LeoVegas has cited various changes implemented within Germany, coupled with the ongoing regulation, which resulted in its Q3 net gaming revenue decrease in the European region.
Recording a 19 per cent decrease overall in Europe compared to the same period in 2020, Germany’s NGR witnessed a steep 83 per cent drop during the quarter, with the market now accounting for three per cent of the group’s total revenue, compared to 17 per cent last year.
Despite the European downtrend, LeoVegas reported that it experienced growth in “most markets,” with Spain and Italy noted as the fastest growing markets during the quarter.
The Nordic countries were reported as the largest region during the third quarter and accounted for 44 per cent of the group’s NGR with the rest of Europe accounting for 34 per cent, while the rest of world accounted for 22 per cent.
Describing the quarter as an ‘intensive re-regulation period’ due to the implementation of the regulatory framework for the emerging Dutch online betting market and the re-regulation of the German sector with the launch of the Fourth Interstate Gambling Treaty, LeoVegas disclosed that total revenue rose by 21 per cent when both markets are discounted.
Developments in the Netherlands in particular were described as creating a “somewhat turbulent and difficult to navigate current situation in the gaming industry”. In particular the decision by the Dutch regulator, the Kansspelautoriteit towards the close of September to require all gaming operators that had not yet been granted a licence under the terms of the KOA Act to cease operations in the country.
Commenting on the European results, Gustaf Hagman, president and CEO at LeoVegas, explained: “We are satisfied with our performance during the third quarter and increased our revenue by 12 per cent compared with the same period a year ago. Excluding Germany, which has been dramatically affected by the ongoing re-regulation, consolidated revenue increased by 31 per cent.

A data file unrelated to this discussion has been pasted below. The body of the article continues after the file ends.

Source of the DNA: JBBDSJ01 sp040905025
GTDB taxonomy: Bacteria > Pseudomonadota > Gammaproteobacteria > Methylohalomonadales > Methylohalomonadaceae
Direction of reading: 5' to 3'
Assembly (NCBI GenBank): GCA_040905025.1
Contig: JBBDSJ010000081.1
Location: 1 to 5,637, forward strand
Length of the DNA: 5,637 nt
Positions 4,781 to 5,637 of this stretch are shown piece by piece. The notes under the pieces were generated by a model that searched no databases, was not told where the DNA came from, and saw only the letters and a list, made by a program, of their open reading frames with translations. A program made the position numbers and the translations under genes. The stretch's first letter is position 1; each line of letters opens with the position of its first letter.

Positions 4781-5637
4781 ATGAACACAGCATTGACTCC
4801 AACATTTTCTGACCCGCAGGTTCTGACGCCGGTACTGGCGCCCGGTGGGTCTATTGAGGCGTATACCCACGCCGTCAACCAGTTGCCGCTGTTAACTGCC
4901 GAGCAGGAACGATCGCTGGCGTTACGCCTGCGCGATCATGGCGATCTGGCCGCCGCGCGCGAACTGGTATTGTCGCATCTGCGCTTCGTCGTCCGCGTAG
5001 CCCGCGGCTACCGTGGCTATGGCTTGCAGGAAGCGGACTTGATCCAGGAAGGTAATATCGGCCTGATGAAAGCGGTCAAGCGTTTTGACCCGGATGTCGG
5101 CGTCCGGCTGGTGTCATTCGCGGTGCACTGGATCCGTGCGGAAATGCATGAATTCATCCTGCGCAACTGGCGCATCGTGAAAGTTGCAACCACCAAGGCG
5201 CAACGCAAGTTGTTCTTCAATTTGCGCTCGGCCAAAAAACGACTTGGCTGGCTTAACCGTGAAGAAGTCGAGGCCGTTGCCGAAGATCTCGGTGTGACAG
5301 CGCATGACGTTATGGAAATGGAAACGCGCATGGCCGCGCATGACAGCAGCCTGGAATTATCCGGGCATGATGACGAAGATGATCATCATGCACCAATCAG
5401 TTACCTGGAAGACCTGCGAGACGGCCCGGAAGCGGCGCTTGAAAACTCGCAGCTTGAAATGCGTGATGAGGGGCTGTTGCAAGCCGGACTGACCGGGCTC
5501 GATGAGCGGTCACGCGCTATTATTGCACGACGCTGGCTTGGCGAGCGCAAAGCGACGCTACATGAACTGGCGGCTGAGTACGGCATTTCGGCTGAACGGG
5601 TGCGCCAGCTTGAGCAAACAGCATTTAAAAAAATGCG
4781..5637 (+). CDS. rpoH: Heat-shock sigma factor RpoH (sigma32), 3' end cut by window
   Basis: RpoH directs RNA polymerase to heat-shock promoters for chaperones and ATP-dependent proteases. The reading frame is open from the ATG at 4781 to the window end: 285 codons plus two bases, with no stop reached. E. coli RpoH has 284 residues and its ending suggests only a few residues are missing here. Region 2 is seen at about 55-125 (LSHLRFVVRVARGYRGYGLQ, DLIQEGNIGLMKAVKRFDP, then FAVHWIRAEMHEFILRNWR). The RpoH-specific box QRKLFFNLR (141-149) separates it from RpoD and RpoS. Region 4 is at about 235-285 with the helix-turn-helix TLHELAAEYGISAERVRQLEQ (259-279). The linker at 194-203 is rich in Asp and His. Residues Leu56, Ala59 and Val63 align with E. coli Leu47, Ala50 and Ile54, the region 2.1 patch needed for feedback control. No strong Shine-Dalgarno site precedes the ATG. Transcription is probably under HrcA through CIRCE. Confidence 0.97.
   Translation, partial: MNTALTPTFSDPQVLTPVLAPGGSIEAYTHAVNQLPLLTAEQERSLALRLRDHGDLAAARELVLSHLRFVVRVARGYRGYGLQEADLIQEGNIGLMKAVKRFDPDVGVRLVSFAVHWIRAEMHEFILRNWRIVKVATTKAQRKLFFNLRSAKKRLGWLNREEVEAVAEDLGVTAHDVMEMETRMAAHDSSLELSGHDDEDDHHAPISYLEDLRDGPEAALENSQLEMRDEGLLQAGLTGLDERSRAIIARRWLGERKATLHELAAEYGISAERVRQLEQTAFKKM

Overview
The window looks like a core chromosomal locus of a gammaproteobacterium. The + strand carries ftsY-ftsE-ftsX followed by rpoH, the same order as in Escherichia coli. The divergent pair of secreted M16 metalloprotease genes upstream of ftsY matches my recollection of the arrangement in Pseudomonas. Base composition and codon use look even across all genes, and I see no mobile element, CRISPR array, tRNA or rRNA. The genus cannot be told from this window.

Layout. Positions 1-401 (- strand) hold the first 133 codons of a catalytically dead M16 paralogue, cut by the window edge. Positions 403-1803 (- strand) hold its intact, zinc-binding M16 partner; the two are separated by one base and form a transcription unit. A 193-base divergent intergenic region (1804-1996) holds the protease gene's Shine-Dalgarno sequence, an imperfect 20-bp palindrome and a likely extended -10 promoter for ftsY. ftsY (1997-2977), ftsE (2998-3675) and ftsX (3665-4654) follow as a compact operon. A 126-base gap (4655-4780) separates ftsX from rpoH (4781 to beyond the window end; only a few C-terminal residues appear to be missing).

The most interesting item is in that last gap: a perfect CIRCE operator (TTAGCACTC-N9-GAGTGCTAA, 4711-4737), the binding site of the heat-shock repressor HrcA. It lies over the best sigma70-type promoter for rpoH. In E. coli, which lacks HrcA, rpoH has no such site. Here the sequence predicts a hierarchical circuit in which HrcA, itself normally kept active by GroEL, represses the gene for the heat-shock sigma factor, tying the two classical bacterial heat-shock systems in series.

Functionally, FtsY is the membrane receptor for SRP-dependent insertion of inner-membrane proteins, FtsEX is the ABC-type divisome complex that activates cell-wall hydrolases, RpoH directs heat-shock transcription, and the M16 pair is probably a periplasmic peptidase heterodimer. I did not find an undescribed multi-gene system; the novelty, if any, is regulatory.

“All key markets performed well during the quarter, where our home market in Sweden was the brightest star. The favourable revenue growth for the group confirms that the strategy to simultaneously scale up a number of markets and relaunch the Expekt brand has been a success. The company today is more diversified than ever, and we have succeeded in compensating for the sharp drop in revenue in Germany.”
In contrast to its European counterpart, the company’s results revealed that its ‘Rest of World’ region saw an NGR increase of 42 per cent compared to 2020, with LeoVegas noting that development was “strong” in most markets and pinpointed Canada as the largest market with high double-digit growth during the period.
Moreover, revenue from locally regulated markets, and markets in which the group pays local gaming taxes, accounted for 66 per cent of total revenue during the third quarter (2020: 68 per cent).
Additionally, the share of regulated revenue increased slightly compared with the preceding quarter, with the strong Swedish performance being highlighted as a key driver.